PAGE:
Advancing legislation would expand P4P initiatives to the post-acute sector.


Sept. 7—Combining two large Medicare pay-for-performance (P4P) programs is among the steps that Congress is considering to simplify the quality-compliance burden on hospitals.

Although providers and their advocates acknowledged that the five Medicare P4P programs have helped focus provider efforts to reduce adverse outcomes—such as readmissions and hospital-acquired conditions—the programs’ structures also have created “unnecessary complexity,” one advocate said at a congressional hearing this week.

The financial impact of the Medicare P4P programs is large and growing. In FY17, hospitals will pay a net $930 million, or 1.1 percent of their Medicare operating payments, as a result of the five P4P programs, according to new projections by the Greater New York Hospital Association (GNYHA). The biggest impact will be the $529 million in net hospital cuts from Medicare’s Hospital Readmissions Reductions Program (HRRP).

Hospital advocates have highlighted the time-consuming challenge presented by the programs. For example, by 2019 hospitals will be responsible for more than 90 measures in the Centers for Medicare & Medicaid Services’ (CMS’s) hospital quality reporting and P4P programs, according to the American Hospital Association (AHA).

“These regulatory challenges are real and they distract from ultimate patient care,” Rep. Pat Tiberi (R-Ohio) said at a congressional hearing this week. “It is our goal to provide relief and pay for that relief.”

Hospitals also have worried about the P4P programs’ disparate impacts on certain hospitals.

For instance, the Medicare P4P programs will cut all hospitals’ base operating payments by 1.08 percent, but the reduction rises to 1.67 percent for major teaching hospitals and to 1.18 percent for hospitals with large populations of low-income and Medicaid patients, according to GNYHA.

Coming Legislation

Some relief could come through legislation sponsored by Rep. Erik Paulsen (R-Minn.) to combine two of the P4P initiatives: the Hospital-Acquired Condition (HAC) program and HRRP (the others are Value-Based Purchasing, the Inpatient Quality Reporting, and Meaningful Use Incentive programs). The focus on those two programs is significant because 57 percent of Medicare’s P4P program penalties are levied through the HRRP and 40 percent through the HAC program.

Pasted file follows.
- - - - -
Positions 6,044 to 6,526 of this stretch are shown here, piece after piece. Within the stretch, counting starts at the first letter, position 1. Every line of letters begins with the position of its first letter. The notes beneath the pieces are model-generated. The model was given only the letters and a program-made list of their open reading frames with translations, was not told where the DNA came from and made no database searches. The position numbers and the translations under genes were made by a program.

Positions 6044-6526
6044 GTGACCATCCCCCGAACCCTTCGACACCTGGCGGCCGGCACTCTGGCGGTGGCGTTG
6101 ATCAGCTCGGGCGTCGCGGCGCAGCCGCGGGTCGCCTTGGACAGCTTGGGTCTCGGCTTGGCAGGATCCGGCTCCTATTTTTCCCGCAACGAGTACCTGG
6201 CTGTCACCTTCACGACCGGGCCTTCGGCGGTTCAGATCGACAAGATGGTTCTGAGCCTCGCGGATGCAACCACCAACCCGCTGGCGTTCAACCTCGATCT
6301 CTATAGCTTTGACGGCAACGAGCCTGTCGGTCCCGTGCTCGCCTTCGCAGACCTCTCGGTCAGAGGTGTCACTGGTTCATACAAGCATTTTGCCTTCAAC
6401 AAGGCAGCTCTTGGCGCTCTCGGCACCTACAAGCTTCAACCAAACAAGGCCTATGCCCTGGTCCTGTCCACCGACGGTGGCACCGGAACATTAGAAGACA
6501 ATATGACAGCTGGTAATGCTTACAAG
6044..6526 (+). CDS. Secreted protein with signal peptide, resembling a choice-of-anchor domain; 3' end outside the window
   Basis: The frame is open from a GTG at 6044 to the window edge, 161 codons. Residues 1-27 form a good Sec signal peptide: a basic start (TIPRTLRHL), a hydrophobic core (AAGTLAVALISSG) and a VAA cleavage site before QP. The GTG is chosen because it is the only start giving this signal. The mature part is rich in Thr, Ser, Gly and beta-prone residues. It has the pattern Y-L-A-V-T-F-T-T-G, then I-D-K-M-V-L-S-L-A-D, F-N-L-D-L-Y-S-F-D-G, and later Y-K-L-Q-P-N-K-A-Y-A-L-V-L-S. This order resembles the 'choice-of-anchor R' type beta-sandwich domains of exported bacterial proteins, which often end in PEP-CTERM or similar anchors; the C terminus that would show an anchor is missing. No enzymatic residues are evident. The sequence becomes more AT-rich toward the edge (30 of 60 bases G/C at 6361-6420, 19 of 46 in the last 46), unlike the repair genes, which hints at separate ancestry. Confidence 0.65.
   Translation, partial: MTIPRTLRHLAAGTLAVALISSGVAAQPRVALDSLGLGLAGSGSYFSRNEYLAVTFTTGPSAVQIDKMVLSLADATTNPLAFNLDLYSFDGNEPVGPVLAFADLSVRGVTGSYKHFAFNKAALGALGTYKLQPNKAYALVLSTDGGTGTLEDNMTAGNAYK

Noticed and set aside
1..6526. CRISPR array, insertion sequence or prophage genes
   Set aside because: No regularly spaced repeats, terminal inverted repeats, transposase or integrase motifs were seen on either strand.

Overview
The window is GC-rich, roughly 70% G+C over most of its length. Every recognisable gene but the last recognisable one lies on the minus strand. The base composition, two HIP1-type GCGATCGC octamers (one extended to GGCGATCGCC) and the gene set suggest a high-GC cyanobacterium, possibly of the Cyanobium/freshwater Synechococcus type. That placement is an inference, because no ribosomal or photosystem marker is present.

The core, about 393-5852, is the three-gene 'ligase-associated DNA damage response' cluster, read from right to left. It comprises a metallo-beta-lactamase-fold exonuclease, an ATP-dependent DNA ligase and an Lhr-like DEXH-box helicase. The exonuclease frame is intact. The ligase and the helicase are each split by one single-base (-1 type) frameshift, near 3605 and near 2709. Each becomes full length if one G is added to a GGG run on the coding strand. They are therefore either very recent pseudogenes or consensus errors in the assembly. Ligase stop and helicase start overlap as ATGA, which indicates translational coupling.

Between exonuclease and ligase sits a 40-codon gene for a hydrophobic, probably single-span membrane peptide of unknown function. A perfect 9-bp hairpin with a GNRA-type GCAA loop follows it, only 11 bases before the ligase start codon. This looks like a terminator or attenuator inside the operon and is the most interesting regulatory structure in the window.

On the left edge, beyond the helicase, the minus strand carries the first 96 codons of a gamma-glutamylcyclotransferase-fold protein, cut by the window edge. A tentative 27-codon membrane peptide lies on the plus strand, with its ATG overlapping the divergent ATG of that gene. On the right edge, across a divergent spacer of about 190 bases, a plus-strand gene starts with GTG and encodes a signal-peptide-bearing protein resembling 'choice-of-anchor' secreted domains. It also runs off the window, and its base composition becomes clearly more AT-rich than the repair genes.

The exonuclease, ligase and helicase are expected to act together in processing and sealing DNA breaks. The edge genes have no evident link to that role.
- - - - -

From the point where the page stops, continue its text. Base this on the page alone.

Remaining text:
The legislation also will focus the programs on HACs and readmissions that are avoidable “rather than just punishing hospitals for things that are essentially outside their control,” Paulsen said at the hearing. The legislation would continue the budget-neutral approach of the programs.

The legislation also will aim to make the penalties and bonuses match the financial impact of readmissions and HACs on the Medicare program.

The outsized penalties of the programs—as compared to the costs of the violations to Medicare—is one of the “major issues” that hospitals have with the programs, Elisabeth Wynn, a senior vice president for the GNYHA, said in testimony. For instance, penalties for avoidable readmissions of patients undergoing hip or knee replacements are 20 times larger than the payments Medicare would make to the hospital for the readmission.

Another goal of the bill will be to add a “clinical and credible method of risk adjustment,” Paulsen said.

Hospital groups have long urged Medicare to incorporate socioeconomic status (SES) adjustment in the HRRP as a way to ensure certain hospitals are not disproportionately penalized.

The planned legislation would follow the Establishing Beneficiary Equity in the Hospital Readmission Program Act of 2015, which would require Medicare to adjust the readmission penalty based on a hospital’s share of dual-eligible patients, i.e., low-income seniors or young people with a disability who are eligible for both Medicare and Medicaid. That legislation has passed the House but has not yet been taken up by the Senate.

AHA also urged CMS to exclude from HRRP penalties any readmissions unrelated to the initial admission.

Changes to Medicare’s HRRP are a matter of “great urgency,” Wynn said, because each year Medicare adds more conditions to HRRP, thereby increasing the cost of any legislative adjustment.

Hospitals have found little association between Medicare’s P4P programs and the overall hospital-quality star ratings.

“While we have serious concerns about some design features of the star ratings, namely that they give too much weight to the inadequately risk-adjusted patient satisfaction and readmissions measures, we are also concerned that this sends mixed messages about Medicare’s view of an individual hospital’s quality performance,” Wynn said.

PAC Bill

Members of Congress speaking at the hearing of the Ways and Means Subcommittee on Health said they planned to continue pushing the Medicare Post-Acute Care Value-Based Purchasing Act of 2015. That bill would repeal the FY18 market basket update cap for post-acute care providers (PACs) mandated by the Medicare Access and CHIP Reauthorization Act (MACRA) and replace it with a PAC value-based purchasing (VBP) program.

That legislation to expand Medicare P4P has drawn some hospital support, but among the changes sought by AHA is a broadening of the focus from merely reducing provider payment to promoting value.

“Without a more balanced, budget-neutral approach that includes an assessment of quality, the PAC VBP program appears to function as a mechanism to cut provider payments in perpetuity, rather than primarily as a way to promote value,” AHA noted in comments submitted to the subcommittee.


Rich Daly is a senior writer/editor in HFMA’s Washington, D.C., office. Follow Rich on Twitter: @rdalyhealthcare

Publication Date: Wednesday, September 07, 2016